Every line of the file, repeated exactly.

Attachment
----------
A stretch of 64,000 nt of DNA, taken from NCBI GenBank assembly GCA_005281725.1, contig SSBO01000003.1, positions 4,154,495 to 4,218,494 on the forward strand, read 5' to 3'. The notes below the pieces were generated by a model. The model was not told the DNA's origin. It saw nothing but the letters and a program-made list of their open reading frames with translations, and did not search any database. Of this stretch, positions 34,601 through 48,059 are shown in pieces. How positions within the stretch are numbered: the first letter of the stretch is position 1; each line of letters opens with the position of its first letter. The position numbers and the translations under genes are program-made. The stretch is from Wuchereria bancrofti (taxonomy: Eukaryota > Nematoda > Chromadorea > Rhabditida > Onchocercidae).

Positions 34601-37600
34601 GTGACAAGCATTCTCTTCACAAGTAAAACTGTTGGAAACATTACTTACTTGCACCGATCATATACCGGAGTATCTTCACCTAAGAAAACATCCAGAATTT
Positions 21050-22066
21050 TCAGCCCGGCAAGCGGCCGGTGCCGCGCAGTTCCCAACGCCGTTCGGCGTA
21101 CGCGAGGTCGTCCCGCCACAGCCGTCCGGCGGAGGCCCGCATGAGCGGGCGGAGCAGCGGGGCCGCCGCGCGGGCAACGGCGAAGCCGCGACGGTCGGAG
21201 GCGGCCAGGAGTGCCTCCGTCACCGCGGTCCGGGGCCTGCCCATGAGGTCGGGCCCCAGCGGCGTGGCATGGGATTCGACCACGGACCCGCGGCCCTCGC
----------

A stretch of 64,000 nt of DNA, taken from NCBI GenBank assembly GCA_005281725.1, contig SSBO01000003.1, positions 4,154,495 to 4,218,494 on the forward strand, read 5' to 3'. The notes below the pieces were generated by a model. The model was not told the DNA's origin. It saw nothing but the letters and a program-made list of their open reading frames with translations, and did not search any database. Of this stretch, positions 34,601 through 48,059 are shown in pieces. How positions within the stretch are numbered: the first letter of the stretch is position 1; each line of letters opens with the position of its first letter. The position numbers and the translations under genes are program-made. The stretch is from Wuchereria bancrofti (taxonomy: Eukaryota > Nematoda > Chromadorea > Rhabditida > Onchocercidae).

Positions 34601-37600
34601 GTGACAAGCATTCTCTTCACAAGTAAAACTGTTGGAAACATTACTTACTTGCACCGATCATATACCGGAGTATCTTCACCTAAGAAAACATCCAGAATTT
Positions 21050-22066
21050 TCAGCCCGGCAAGCGGCCGGTGCCGCGCAGTTCCCAACGCCGTTCGGCGTA
21101 CGCGAGGTCGTCCCGCCACAGCCGTCCGGCGGAGGCCCGCATGAGCGGGCGGAGCAGCGGGGCCGCCGCGCGGGCAACGGCGAAGCCGCGACGGTCGGAG
21201 GCGGCCAGGAGTGCCTCCGTCACCGCGGTCCGGGGCCTGCCCATGAGGTCGGGCCCCAGCGGCGTGGCATGGGATTCGACCACGGACCCGCGGCCCTCGC